8. Use the Window Area tool to zoom in on the intersection of the streets. Use the Delete Part of Element Tool to clip a portion out of the curb lines as shown in Illustration 3.

Illustration 3 9. Also check out the IntelliTrim, the one with the bulb.

22

Training Material for MicroStation

10. Place arcs at each corner of the streets by using The Construct Circular Fillet Tool. Use a 30ft radius. (See Illustration 4). Illustration 4

11. Change the element attribute of the centerlines. Set Color to yellow Set Linestyle to 4 Set Weight to 0 Use the Change Element Attributes Tool to change the display of the lines. Make sure that you change only the above attributes. 12. Reset the elements attributes (Color, Linestyle, Weight) back to 0. 13. Use The Extend line Tool to shorten the vertical lines at each end of the North/south streets by exactly 30 feet (See Illustration 5) Illustration 5

23

Training Material for MicroStation

14. Create the adjacent streets as shown in Illustration 6: Place a fence around the intersection you have drawn. Select the Mirror Fence Copy Horizontal tool. See The Mirror Tool Select these options: Mirror About Horizontal Make Copy Use fence You will see a dynamic copy of the fence. Identify the end of one of the vertical lines. Reset to end the copy operation. Place a new fence to include the newly mirrored elements. Use the Mirror Fence Copy Vertical tool to mirror these streets. Identify one of the horizontal streets. Illustration 6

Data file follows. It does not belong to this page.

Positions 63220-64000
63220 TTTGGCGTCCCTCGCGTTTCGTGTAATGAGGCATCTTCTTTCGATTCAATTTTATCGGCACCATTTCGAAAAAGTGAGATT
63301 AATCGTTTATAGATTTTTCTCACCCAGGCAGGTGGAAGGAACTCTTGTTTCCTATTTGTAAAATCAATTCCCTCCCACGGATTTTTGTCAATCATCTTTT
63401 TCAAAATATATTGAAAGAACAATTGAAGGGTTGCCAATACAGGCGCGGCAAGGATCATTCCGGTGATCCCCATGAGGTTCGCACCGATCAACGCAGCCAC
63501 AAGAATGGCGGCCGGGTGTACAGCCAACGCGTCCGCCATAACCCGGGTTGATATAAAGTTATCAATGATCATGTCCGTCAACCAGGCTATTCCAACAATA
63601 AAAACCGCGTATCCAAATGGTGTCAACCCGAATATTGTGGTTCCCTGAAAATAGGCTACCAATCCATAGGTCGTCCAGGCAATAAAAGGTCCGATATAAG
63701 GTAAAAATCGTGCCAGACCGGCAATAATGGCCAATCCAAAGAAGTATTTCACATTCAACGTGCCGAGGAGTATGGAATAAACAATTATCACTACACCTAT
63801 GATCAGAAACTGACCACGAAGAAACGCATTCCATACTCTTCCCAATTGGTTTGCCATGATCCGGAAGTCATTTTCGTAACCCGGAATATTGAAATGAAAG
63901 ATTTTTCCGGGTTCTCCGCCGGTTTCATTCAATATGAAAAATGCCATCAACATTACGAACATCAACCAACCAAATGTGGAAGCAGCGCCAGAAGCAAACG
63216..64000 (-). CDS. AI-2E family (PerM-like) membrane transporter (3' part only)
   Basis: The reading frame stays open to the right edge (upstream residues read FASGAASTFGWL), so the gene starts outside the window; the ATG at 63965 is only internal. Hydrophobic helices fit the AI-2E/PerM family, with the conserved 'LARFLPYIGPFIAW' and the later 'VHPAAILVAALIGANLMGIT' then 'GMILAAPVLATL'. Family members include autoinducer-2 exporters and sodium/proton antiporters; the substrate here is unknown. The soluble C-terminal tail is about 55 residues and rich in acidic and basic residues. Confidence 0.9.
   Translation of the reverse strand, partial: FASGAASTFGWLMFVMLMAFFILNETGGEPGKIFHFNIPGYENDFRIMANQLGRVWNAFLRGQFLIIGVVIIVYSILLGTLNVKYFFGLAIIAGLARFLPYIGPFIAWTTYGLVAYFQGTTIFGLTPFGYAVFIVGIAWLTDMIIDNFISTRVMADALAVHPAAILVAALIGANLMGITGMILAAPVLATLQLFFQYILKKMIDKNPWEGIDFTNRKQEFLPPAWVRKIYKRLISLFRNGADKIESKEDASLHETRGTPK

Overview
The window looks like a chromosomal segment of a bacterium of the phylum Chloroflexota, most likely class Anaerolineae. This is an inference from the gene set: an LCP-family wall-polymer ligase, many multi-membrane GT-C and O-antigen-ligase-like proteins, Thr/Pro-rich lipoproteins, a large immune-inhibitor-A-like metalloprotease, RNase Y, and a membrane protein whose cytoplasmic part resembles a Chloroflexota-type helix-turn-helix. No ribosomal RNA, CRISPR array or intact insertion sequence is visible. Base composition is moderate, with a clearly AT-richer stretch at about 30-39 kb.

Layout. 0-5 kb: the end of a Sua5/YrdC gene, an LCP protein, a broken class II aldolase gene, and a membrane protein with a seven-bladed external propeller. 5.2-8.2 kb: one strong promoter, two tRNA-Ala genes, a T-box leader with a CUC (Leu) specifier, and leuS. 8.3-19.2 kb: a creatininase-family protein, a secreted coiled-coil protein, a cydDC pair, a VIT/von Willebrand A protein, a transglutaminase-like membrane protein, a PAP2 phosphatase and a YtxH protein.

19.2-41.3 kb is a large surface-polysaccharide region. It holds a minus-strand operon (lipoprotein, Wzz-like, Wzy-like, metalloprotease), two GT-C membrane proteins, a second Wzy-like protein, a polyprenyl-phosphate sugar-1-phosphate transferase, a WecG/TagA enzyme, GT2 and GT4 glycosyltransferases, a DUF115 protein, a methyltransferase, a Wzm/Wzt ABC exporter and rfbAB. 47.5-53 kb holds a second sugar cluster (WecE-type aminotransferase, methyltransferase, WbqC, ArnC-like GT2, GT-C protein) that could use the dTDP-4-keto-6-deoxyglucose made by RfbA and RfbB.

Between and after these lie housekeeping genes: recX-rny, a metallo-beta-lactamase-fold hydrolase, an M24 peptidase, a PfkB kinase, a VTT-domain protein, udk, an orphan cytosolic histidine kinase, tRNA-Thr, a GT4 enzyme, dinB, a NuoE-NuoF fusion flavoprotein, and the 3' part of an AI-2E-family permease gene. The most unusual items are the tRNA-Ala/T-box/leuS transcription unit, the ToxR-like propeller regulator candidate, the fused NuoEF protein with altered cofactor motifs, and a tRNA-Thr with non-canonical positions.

15. Place fence around the streets in the upper right corner of the street grid. Use the Rotate Copy tool to copy the streets at 150 degrees. See the Rotate Tool. The centerlines of the streets should be connected. (See Illustration 7) 24

Training Material for MicroStation

Illustration 7

16. Use the Extend Two Element to Intersection Tool to finish the street lines as shown in Illustration 8. Illustration 8

17. Use the Construct Circular Fillet Tool to fillet the connections of the streets. Use 75 feet as your fillet radius. Remember to match the element attributes of the lines being modified.

25

Training Material for MicroStation

18. Draw a pond in the middle block of the streets using The Place Point or Stream Curve Tool. (See Illustration 9) Change the element attributes of the pond. Illustration 9

19. Use the Copy Parallel tool to copy the outside street lines back to make the rear properly lines. See The Move Parallel Tool. Use a distance of 124 ft. (See Illustration 10) Illustration 10

20. Use the different types of Extend tools to extend property lines to meet each other and the street edges. Use the Copy Parallel Tool to make lots 50 feet wide. They will not all fit evenly.

26